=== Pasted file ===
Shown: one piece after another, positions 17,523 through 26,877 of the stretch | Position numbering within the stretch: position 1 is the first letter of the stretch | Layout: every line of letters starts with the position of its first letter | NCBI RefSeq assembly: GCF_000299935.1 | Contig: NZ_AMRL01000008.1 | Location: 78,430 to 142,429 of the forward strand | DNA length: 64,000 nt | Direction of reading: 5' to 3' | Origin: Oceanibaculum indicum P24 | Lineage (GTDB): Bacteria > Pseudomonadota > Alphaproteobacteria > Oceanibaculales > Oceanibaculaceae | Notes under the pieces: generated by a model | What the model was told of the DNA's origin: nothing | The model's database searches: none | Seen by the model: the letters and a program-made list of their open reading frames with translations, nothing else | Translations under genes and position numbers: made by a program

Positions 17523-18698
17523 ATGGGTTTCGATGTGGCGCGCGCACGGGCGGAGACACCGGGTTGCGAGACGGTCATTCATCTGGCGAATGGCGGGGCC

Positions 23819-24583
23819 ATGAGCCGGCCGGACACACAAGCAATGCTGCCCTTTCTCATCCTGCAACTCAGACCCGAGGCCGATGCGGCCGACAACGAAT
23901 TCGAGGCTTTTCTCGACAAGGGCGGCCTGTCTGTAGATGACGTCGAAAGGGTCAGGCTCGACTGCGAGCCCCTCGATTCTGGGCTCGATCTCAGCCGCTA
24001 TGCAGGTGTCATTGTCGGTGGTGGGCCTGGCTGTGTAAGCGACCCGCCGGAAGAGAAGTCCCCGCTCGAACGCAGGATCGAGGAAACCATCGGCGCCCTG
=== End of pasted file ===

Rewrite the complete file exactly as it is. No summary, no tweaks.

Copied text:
Shown: one piece after another, positions 17,523 through 26,877 of the stretch | Position numbering within the stretch: position 1 is the first letter of the stretch | Layout: every line of letters starts with the position of its first letter | NCBI RefSeq assembly: GCF_000299935.1 | Contig: NZ_AMRL01000008.1 | Location: 78,430 to 142,429 of the forward strand | DNA length: 64,000 nt | Direction of reading: 5' to 3' | Origin: Oceanibaculum indicum P24 | Lineage (GTDB): Bacteria > Pseudomonadota > Alphaproteobacteria > Oceanibaculales > Oceanibaculaceae | Notes under the pieces: generated by a model | What the model was told of the DNA's origin: nothing | The model's database searches: none | Seen by the model: the letters and a program-made list of their open reading frames with translations, nothing else | Translations under genes and position numbers: made by a program

Positions 17523-18698
17523 ATGGGTTTCGATGTGGCGCGCGCACGGGCGGAGACACCGGGTTGCGAGACGGTCATTCATCTGGCGAATGGCGGGGCC

Positions 23819-24583
23819 ATGAGCCGGCCGGACACACAAGCAATGCTGCCCTTTCTCATCCTGCAACTCAGACCCGAGGCCGATGCGGCCGACAACGAAT
23901 TCGAGGCTTTTCTCGACAAGGGCGGCCTGTCTGTAGATGACGTCGAAAGGGTCAGGCTCGACTGCGAGCCCCTCGATTCTGGGCTCGATCTCAGCCGCTA
24001 TGCAGGTGTCATTGTCGGTGGTGGGCCTGGCTGTGTAAGCGACCCGCCGGAAGAGAAGTCCCCGCTCGAACGCAGGATCGAGGAAACCATCGGCGCCCTG